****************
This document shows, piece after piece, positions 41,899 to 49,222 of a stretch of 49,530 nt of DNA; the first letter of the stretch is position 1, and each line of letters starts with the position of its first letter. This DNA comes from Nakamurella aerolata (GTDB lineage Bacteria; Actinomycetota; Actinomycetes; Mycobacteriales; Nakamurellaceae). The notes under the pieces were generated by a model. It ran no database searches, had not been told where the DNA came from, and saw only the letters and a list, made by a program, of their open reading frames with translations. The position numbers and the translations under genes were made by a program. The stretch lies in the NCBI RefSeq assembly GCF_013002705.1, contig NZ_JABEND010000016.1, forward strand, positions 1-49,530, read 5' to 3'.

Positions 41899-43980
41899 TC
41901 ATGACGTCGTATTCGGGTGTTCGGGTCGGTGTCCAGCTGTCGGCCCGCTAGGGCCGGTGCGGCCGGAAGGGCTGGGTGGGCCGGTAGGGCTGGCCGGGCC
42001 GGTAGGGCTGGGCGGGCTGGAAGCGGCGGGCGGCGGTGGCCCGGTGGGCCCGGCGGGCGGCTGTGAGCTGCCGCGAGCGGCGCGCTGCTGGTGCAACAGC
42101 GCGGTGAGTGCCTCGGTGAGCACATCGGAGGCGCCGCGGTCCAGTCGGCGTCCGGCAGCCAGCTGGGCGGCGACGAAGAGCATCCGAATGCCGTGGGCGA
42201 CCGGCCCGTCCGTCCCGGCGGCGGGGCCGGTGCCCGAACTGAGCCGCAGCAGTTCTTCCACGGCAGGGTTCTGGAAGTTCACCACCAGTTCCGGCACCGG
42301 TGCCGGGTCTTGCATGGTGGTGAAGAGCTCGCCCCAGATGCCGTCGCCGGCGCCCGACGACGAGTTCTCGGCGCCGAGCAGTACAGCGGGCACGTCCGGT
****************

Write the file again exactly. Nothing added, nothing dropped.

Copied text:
This document shows, piece after piece, positions 41,899 to 49,222 of a stretch of 49,530 nt of DNA; the first letter of the stretch is position 1, and each line of letters starts with the position of its first letter. This DNA comes from Nakamurella aerolata (GTDB lineage Bacteria; Actinomycetota; Actinomycetes; Mycobacteriales; Nakamurellaceae). The notes under the pieces were generated by a model. It ran no database searches, had not been told where the DNA came from, and saw only the letters and a list, made by a program, of their open reading frames with translations. The position numbers and the translations under genes were made by a program. The stretch lies in the NCBI RefSeq assembly GCF_013002705.1, contig NZ_JABEND010000016.1, forward strand, positions 1-49,530, read 5' to 3'.

Positions 41899-43980
41899 TC
41901 ATGACGTCGTATTCGGGTGTTCGGGTCGGTGTCCAGCTGTCGGCCCGCTAGGGCCGGTGCGGCCGGAAGGGCTGGGTGGGCCGGTAGGGCTGGCCGGGCC
42001 GGTAGGGCTGGGCGGGCTGGAAGCGGCGGGCGGCGGTGGCCCGGTGGGCCCGGCGGGCGGCTGTGAGCTGCCGCGAGCGGCGCGCTGCTGGTGCAACAGC
42101 GCGGTGAGTGCCTCGGTGAGCACATCGGAGGCGCCGCGGTCCAGTCGGCGTCCGGCAGCCAGCTGGGCGGCGACGAAGAGCATCCGAATGCCGTGGGCGA
42201 CCGGCCCGTCCGTCCCGGCGGCGGGGCCGGTGCCCGAACTGAGCCGCAGCAGTTCTTCCACGGCAGGGTTCTGGAAGTTCACCACCAGTTCCGGCACCGG
42301 TGCCGGGTCTTGCATGGTGGTGAAGAGCTCGCCCCAGATGCCGTCGCCGGCGCCCGACGACGAGTTCTCGGCGCCGAGCAGTACAGCGGGCACGTCCGGT